How frivolously powered robots fly within the wafer-thin Martian environment

What goes up has to come down, but as any aerodynamics engineer will tell you, it’s the hard part getting it up.

On Earth, where our atmosphere is quite dense compared to many planets, we can send objects up into the air that are massive enough to be anchored to the ground by gravity using technology based on simple physical-scientific principles. As MIT puts it:

Heavier than air flight is made possible by a careful balance of four physical forces: lift, pull, weight, and thrust. For flight, an aircraft’s lift must balance its weight and its thrust must exceed its aerodynamic drag. An airplane uses its wings to lift and its engines to thrust. Air resistance is reduced by the sleek shape of an aircraft, and its weight is controlled by the materials it is made of.

But the atmosphere on Mars is about 100 times thinner than Earth’s. If you were to try and send a traditional earthbound jet to the red planet, it would likely just fade along the planet’s surface until it hit something close to the ground. There isn’t enough air support on Mars for most fixed-wing aircraft to take off, let alone stay there. And because lift flight, also known as “lighter-than-air” flight, is probably out of the question, we’re left with clever helicopter designs like NASA’s Ingenuity, pictured in the following video:

But what if we took a different route? Instead of sending an aerodynamic object into flight, we could simply build robots that float on light instead – metallic Martian angels held up on sun-kissed, wafer-thin wings.

A team of researchers from the University of Pennsylvania recently developed a light-powered levitation technique that allows tiny “airplanes” to drive themselves on light. The project was designed with the aim of solving the problem of airplane flight in the earth’s mesosphere.

According to the team’s paper:

The flight mechanism currently in use cannot be used to achieve sustained flight in the Earth’s mesosphere – the upper layer of the atmosphere at altitudes between ~ 50 and ~ 80 km. Modern airplanes cannot fly for longer periods of more than 30 to 50 km because the air density at these altitudes is too low to generate lift for airplanes and balloons.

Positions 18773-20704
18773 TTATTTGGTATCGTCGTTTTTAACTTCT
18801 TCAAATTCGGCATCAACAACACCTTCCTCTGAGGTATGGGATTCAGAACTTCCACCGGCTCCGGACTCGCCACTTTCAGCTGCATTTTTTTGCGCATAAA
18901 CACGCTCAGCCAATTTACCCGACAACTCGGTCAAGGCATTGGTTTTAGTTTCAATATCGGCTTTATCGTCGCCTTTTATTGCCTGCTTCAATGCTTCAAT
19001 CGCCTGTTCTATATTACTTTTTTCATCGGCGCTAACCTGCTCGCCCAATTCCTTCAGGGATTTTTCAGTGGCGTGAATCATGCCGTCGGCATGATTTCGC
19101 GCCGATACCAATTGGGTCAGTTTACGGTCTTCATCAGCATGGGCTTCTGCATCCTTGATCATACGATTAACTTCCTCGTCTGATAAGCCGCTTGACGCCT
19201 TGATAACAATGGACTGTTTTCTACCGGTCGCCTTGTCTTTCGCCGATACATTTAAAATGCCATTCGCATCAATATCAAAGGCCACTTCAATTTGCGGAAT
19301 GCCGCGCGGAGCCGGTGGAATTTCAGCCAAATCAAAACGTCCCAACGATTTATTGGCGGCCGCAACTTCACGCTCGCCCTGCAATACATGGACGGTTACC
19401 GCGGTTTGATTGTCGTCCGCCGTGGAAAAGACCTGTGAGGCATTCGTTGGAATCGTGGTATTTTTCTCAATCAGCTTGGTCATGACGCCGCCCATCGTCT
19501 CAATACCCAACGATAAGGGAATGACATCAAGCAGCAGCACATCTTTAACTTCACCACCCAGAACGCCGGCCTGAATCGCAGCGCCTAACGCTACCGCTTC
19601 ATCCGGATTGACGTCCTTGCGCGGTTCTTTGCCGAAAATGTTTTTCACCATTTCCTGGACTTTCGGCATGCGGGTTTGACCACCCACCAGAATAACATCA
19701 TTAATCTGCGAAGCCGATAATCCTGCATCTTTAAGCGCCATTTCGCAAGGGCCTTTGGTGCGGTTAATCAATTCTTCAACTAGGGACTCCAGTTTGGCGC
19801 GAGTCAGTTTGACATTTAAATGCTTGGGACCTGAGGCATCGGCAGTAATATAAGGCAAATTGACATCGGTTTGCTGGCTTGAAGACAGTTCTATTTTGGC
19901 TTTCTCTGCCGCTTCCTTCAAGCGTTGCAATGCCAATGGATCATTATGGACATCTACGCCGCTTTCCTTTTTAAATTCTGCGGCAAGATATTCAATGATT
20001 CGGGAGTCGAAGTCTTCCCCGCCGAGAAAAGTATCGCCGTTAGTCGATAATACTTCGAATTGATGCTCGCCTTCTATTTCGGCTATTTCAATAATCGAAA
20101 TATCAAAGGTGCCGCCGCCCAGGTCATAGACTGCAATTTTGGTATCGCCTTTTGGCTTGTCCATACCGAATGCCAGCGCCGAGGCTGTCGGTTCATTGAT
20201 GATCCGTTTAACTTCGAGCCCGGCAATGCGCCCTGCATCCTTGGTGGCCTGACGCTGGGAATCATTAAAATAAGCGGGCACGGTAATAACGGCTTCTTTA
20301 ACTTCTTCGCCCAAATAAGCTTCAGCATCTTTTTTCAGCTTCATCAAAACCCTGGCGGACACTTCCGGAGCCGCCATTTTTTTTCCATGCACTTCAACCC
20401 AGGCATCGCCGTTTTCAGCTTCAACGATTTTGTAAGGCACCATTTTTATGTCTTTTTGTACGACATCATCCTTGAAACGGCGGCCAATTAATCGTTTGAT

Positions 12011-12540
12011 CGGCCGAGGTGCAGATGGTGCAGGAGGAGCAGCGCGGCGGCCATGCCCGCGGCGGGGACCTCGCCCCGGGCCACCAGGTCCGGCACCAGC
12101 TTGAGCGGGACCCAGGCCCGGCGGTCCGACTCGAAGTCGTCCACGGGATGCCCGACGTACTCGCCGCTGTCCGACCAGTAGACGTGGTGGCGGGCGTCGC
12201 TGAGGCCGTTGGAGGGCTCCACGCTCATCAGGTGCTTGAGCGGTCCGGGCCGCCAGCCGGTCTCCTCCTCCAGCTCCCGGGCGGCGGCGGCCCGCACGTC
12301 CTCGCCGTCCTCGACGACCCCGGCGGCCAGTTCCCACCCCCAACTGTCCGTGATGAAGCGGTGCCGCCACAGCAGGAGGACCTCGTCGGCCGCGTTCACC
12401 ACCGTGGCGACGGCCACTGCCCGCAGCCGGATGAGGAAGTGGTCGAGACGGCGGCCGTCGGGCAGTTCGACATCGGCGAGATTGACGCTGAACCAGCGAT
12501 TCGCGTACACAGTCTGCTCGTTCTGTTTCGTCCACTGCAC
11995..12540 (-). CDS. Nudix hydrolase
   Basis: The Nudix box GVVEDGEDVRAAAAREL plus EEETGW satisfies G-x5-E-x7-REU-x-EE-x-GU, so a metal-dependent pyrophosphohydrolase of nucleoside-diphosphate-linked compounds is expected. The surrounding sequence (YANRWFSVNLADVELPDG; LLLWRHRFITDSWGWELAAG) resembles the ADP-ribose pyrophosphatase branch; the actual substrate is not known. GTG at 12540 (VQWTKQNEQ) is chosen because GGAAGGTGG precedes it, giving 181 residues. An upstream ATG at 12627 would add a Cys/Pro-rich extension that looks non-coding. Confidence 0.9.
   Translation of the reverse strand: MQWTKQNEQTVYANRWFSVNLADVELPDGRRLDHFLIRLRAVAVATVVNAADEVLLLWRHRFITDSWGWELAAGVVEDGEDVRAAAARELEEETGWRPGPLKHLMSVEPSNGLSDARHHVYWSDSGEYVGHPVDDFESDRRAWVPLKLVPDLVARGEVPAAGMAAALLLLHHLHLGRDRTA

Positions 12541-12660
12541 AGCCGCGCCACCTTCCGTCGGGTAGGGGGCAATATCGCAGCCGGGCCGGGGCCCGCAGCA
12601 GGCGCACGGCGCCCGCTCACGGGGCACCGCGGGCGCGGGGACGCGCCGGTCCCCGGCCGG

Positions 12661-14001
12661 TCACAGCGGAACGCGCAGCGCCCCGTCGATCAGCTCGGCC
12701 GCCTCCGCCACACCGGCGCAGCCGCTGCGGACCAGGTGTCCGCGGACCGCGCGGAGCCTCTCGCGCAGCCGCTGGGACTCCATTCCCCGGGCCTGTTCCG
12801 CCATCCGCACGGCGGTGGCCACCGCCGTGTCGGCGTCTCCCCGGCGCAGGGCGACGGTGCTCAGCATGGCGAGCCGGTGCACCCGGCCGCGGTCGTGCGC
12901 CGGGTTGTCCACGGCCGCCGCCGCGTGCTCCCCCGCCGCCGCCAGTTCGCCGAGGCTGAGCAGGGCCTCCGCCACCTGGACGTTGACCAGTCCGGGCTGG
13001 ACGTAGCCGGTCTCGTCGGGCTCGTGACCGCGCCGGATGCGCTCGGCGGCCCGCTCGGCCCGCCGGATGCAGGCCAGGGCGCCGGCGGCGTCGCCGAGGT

The solution? The researchers built ultra-thin flying disks from OS film, a type of mylar that is often used in model airplanes. Per team:

We made centimeter samples with submicron thickness and different surfaces on the top and bottom. By coating the thinnest commercially available Mylar film with carbon nanotubes (CNTs) on only one side, we increased the thermal accommodation coefficient at the bottom and created a photophoretic force that floated flat disks with centimeter diameters. In particular, these floating samples can be made from inexpensive materials using simple manufacturing processes and can achieve stable airborne floating at pressures equivalent to altitudes of ~ 80 km in the atmosphere.

The next steps for research should include the construction of tiny airplanes and their testing in the Earth’s mesosphere. Interestingly, however, the Earth’s mesosphere is not that far removed from the Martian atmosphere. And that means that the work of the Penn team could be the first steps in solving traditional flight on Mars.

Of course, there is a big difference between a Boeing 747 and an object in the centimeter range. The plane proposed by the Penn team could carry around 10 mg, which is certainly not enough to move people or equipment. However, it might be sufficient to attach a chip, sensor, and transmitter to it.

In theory, we should be able to fold nanobots and sensors into OS films and make them fly around Mars with the sun’s rays for lift.

When you think of poor Percy, the Perserverence rover currently rolling around Mars and looking at rocks, you can easily imagine how millions of tiny robots swarming around the red planet could increase our planetary coverage through commands.

You can find the full paper here.

Published on March 9, 2021 – 18:50 UTC

Comments are closed.